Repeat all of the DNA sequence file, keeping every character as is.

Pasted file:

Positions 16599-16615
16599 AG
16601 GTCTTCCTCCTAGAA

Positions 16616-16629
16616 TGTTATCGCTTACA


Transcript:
Positions 16599-16615
16599 AG
16601 GTCTTCCTCCTAGAA

Positions 16616-16629
16616 TGTTATCGCTTACA